Now, the team has set its sights on addressing a potential shortage of N95 masks. Zeleny is working on what might best be described as an ultraviolet oven, about the size of a mini-fridge, to sterilize the masks on a small scale. (Right now, sterilization facilities are only available on mainland B.C., and unsterilized masks can only be used once.) “We’re hoping that this design, which will also be open-source, will be useful in clinics that can’t necessarily make repeated purchases of N95 masks, like some remote northern communities,” says Gale. The project is currently in prototype phase but has already garnered significant interest from local health authorities.

Reviewing research in warp time

Doctors and health-care authorities need reliable, comprehensive information to make big decisions about how to treat and prevent illnesses—especially during a pandemic, when everything moves at breakneck speed. They rely on a process called systematic review (SR), in which thousands of peer-reviewed studies on a particular topic are collected, analyzed and summarized to glean the best available evidence. Unfortunately, SRs normally take about six months to complete, since they require manually coordinating researchers—that is, one research supervisor assigning researchers to studies—to analyze thousands of papers.

A software research project launched in 2017 at Algonquin College in Ottawa speeds up the process from six months to about two weeks. Designed by a team of students and researchers, InsightScope is a user-friendly system that updates in real time so researchers can instantly see what still needs to be reviewed. It takes over much of an SR’s manual organization and allows researchers, health-care professionals and scientists to collaborate online.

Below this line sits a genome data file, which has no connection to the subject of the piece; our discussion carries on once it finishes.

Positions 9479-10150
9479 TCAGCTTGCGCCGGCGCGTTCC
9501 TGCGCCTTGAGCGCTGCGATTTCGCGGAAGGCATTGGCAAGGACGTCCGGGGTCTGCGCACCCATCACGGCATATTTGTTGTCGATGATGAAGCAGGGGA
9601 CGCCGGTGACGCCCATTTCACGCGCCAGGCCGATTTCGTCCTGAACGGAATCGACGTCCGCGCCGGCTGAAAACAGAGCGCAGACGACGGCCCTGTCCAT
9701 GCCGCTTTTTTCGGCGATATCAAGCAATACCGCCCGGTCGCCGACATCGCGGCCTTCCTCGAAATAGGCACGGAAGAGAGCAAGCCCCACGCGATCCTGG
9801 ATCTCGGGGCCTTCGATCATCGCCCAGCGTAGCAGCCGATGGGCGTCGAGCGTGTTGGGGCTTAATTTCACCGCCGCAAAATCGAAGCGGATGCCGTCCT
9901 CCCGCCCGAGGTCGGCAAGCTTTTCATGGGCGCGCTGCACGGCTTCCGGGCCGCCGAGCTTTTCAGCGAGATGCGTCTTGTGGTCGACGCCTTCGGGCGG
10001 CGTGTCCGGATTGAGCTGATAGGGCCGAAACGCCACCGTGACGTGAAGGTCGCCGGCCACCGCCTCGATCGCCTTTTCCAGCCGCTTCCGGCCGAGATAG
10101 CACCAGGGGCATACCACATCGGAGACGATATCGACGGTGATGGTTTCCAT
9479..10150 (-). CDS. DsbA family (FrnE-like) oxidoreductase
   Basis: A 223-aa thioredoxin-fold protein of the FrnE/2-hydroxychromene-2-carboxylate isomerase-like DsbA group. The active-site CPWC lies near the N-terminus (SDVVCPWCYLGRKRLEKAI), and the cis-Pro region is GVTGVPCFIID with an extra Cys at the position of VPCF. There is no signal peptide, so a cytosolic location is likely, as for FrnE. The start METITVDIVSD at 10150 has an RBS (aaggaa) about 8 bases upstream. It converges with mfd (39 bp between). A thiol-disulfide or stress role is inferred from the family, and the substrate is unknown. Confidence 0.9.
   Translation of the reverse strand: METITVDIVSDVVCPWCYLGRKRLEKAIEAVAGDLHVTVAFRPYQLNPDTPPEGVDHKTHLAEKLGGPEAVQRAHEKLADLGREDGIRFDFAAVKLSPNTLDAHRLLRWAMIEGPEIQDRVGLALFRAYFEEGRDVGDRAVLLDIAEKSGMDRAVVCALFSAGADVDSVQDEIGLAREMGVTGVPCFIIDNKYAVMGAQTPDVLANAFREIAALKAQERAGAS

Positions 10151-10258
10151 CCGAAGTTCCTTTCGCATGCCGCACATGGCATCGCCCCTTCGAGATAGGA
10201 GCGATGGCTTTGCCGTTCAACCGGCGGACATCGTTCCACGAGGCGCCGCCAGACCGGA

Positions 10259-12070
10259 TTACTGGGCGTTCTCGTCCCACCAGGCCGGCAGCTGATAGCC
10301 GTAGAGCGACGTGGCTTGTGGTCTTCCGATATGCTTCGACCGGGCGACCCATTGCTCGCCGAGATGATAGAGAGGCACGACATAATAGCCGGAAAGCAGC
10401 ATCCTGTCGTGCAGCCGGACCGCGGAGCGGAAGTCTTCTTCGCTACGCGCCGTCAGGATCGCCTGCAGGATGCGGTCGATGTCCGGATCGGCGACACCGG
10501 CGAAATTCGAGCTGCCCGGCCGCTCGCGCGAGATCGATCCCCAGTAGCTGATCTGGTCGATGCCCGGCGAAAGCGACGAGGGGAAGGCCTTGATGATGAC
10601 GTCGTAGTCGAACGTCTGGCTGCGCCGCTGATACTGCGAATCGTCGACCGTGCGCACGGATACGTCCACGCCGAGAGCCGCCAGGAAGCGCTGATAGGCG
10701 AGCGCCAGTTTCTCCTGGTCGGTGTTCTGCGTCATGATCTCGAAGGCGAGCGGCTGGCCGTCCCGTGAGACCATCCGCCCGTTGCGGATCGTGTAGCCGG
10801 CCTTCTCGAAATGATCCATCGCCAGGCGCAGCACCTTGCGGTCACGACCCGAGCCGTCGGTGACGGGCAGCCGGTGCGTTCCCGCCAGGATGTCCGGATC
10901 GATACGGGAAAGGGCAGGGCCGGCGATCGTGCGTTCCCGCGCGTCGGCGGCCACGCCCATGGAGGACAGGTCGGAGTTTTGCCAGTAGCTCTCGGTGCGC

“I applied to work on the project in 2017, when I was a computer engineering student at Algonquin,” says Sanket Patel, who’s worked in the software industry since he graduated in 2018. “I got an interview through an online portal that links students with Algonquin industry partners, which in this case is the Children’s Hospital of Eastern Ontario [CHEO].”

More than a dozen Algonquin students have worked on the project since then, and at the time of writing, it’s been used to conduct four COVID-19-related SRs, including one on the efficacy of UV light to decontaminate surgical masks. (It turns out that this can work, which is great news for Zeleny’s ultraviolet oven.) The SR had 20 reviewers collaborating online to analyze about 2,000 research papers. A review of that magnitude would normally take at least a month to complete, but with the help of the software, it took only three days.

A different kind of front-line defence

In early March, Humber professor Francis Syms—who teaches in the college’s protection, security and investigation program—sent an email to students in his graduating cybersecurity class. He asked if they wanted to join an international COVID-19-focused cybersecurity coalition. The coalition, made up of about 2,000 cybersecurity professionals from around the world, shares real-time intelligence to dismantle pandemic-related cyberthreats. About 15 of the Toronto college’s students signed on to the project and got to work.

“I had to give them a prep talk at the beginning. I said, ‘Look, you’re going to be working with a seasoned group of professionals, there’s a certain code of conduct you should follow and these are relationships you may want to leverage later in your career,’ ” Syms says. “Based on that conversation, they would decide whether they wanted to be a part of it. Some students played a passive role, more just listening, and some would do research and provide samples of threats.”